In bacteria, gene regulation maintains internal flexibility, turning genes on and off in response to environmental changes. In multicellular eukaryotic organisms, gene regulation brings about cellular differentiation.
A gene may be regulated at a number of points along the pathway of information flow from genotype to phenotype (Figure 16.1). First, regulation may be through the alteration of gene structure. Modifications to DNA or its packaging may influence which sequences are available for transcription or the rate at which sequences are transcribed. DNA methylation and changes in chromatin are two processes that play a pivotal role in gene regulation.
A second point at which a gene can be regulated is at the level of transcription. For the sake of cellular economy, it makes sense to limit protein production early in the transfer of information from DNA to protein, and transcription is an important point of gene regulation in both bacterial and eukaryotic cells. A third potential point of gene regulation is mRNA processing. Eukaryotic mRNA is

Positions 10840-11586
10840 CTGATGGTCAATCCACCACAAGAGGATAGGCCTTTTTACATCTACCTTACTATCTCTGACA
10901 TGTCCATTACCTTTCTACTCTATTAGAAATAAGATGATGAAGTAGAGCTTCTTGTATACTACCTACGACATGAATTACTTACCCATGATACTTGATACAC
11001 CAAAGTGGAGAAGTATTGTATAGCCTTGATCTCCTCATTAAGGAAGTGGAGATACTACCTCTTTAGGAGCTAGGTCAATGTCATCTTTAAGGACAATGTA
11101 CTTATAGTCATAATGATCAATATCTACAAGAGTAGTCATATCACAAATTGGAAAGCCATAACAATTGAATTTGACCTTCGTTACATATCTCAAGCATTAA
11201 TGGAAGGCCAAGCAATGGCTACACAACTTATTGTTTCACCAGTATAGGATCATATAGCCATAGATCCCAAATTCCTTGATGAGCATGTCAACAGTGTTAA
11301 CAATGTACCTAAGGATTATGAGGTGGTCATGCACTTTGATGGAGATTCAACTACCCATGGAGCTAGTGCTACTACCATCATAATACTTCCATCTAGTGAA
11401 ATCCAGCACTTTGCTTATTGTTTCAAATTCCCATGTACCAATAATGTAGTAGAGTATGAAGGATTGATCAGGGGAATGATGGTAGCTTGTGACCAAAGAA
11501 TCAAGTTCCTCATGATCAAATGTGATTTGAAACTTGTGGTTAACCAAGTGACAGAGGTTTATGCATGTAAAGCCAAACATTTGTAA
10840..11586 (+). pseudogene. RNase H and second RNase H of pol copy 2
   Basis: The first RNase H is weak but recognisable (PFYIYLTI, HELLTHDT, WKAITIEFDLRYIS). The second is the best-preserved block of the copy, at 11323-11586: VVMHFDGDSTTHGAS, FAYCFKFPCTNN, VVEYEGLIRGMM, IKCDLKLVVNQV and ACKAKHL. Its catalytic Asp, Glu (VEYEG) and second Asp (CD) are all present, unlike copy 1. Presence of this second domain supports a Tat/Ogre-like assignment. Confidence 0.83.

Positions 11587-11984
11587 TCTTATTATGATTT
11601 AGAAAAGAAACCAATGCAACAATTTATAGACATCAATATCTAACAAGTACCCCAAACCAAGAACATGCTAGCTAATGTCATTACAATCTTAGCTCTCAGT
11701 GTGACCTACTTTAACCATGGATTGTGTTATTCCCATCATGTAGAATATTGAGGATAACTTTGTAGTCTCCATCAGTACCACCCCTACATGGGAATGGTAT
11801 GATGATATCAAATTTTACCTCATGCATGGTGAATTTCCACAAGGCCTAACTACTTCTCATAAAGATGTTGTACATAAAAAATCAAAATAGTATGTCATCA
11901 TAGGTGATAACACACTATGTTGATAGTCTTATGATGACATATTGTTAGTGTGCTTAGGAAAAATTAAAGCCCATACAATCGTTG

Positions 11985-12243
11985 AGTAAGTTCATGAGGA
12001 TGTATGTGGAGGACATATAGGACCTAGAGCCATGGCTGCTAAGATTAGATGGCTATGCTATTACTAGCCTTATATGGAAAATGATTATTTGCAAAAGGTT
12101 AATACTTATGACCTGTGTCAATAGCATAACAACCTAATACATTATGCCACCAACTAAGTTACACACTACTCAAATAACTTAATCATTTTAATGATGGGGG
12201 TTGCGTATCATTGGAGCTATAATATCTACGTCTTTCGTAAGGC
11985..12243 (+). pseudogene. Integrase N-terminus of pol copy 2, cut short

Levels of gene control
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